Archives for posts with tag: crafts

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Ready for some fun assignments? Add these to your weekend to-do list:

1. Give yourself permission to try something new, even if it is as small as a new drink. Pops, near Edmond, Okla., has more than 500 kinds of soda. Maybe crack open a bottle of apple pie or a specialty root beer?

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2. Build a fort. Even if there aren’t any children around, forts make great places to escape and read. (If building forts becomes a regular thing you might consider sewing strings to the ends of a sheet. The strings make it much easier to attach to dining room chairs.)

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3. Bring nature inside. You’ll feel yourself relax every time it catches your eye.

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4. Water down some glue and then use it to paint the inside of a jar. Sprinkle glitter. Add a tea light candle and a prayer.

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5.  When you start to feel the pressure of your neighbor’s green lawn, your sister’s new car and your friend’s skyrocketing career, read this. Maybe memorize it. This is from Jeff Manion’s book, “Satisfied.” You can buy it in January.

“Comparison is a thief and a killer. Comparison robs you of gratitude and contentment. Comparison massacres joy…. Comparison is the enemy of the satisfied, generous life.”

I think we’re all trying to be more responsible with our money — and not just by spending less. We want our dollars to bring healing instead of hurt.

That’s why I love stores like A Second Thought in East Rochester. The proceeds from the thrift store go to support people with disabilities in Guatemala, people who might otherwise be forgotten in that culture. Even if you don’t live nearby, you can find the store on ebay and send donations to help with the mission trips.

The store recently gave me a $25 gift certificate to see what I could find on the shelves that I could weave into a story. At the time, I was preparing for 1,200-mile road trip with my husband and our three boys, so I focused on things to keep the boys entertained. 

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As a veteran of many, many 22-hour road trips, I’ve learned to think small — and to think in terms of what might melt in the van. (In the summer, think colored pencils instead of crayons and SweeTarts instead of chocolate.)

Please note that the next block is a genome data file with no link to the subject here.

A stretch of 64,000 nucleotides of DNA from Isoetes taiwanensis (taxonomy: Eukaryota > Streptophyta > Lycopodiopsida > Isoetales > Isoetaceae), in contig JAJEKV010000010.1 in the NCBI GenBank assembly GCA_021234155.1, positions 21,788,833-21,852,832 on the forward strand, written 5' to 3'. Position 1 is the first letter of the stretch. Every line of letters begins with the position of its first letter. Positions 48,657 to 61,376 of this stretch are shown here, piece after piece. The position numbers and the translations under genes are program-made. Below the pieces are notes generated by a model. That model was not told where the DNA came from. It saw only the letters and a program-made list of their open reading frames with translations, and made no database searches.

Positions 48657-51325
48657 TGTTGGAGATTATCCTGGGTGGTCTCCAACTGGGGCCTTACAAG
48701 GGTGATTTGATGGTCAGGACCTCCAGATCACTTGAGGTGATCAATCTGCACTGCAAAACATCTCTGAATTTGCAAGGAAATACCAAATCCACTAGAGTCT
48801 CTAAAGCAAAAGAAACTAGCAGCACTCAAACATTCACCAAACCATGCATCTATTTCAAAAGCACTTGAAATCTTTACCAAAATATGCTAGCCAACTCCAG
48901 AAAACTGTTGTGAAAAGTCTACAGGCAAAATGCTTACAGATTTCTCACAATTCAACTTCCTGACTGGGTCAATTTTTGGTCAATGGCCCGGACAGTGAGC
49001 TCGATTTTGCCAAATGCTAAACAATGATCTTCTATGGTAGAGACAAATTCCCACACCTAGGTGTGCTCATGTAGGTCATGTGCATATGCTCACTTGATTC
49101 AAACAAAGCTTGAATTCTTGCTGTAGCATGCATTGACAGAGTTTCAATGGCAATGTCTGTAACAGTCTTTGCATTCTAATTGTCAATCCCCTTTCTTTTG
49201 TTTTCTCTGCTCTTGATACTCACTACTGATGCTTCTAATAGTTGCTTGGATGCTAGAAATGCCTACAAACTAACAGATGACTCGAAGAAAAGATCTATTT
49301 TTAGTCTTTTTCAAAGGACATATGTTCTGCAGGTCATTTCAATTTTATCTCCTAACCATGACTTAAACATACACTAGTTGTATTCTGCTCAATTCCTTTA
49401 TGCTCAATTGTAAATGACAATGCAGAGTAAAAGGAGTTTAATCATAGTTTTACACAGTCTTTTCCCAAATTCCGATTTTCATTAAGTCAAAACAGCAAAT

I usually let each boy bring a bag or backpack with toys and then I have “family items” that we rotate through once the boys start getting bored with what they packed.

On our most recent trip I kept family items corralled in a basket I had around the house and in this Swiss Miss container-turned-oh-so-enticing toy jar. (Brought to you by the magic of scrapbook paper and a glue stick.)

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You’ll notice it holds things like three rings that light up, which I think cost $2 total at Michael’s; small wind up animals that were $1 each at Michael’s; card games; cowboy-themed foam stickers from Dollar Tree; colored pencils and write-on wipe-off markers to draw silly faces on 4×6 family photographs that I laminated.

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We also emptied these tiny jars (eight for $1 at Dollar Tree) and brought them along to fill with pebbles or soil or anything else interesting. The tops have an opening just large enough for a jump ring or to slide a bit of thread through. The jars are about the size of a push pin.

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I knew we were going to the Oklahoma Aquarium — and I knew they had a very tempting gift store — so I bought a small stuffed shark and a stuffed otter at A Second Thought thrift store for 50 cents each. I tossed them in the laundry and then hid them in the Swiss Miss container until we were on the way. The same sized stuffed animals would have cost me more than $10 each at the gift store.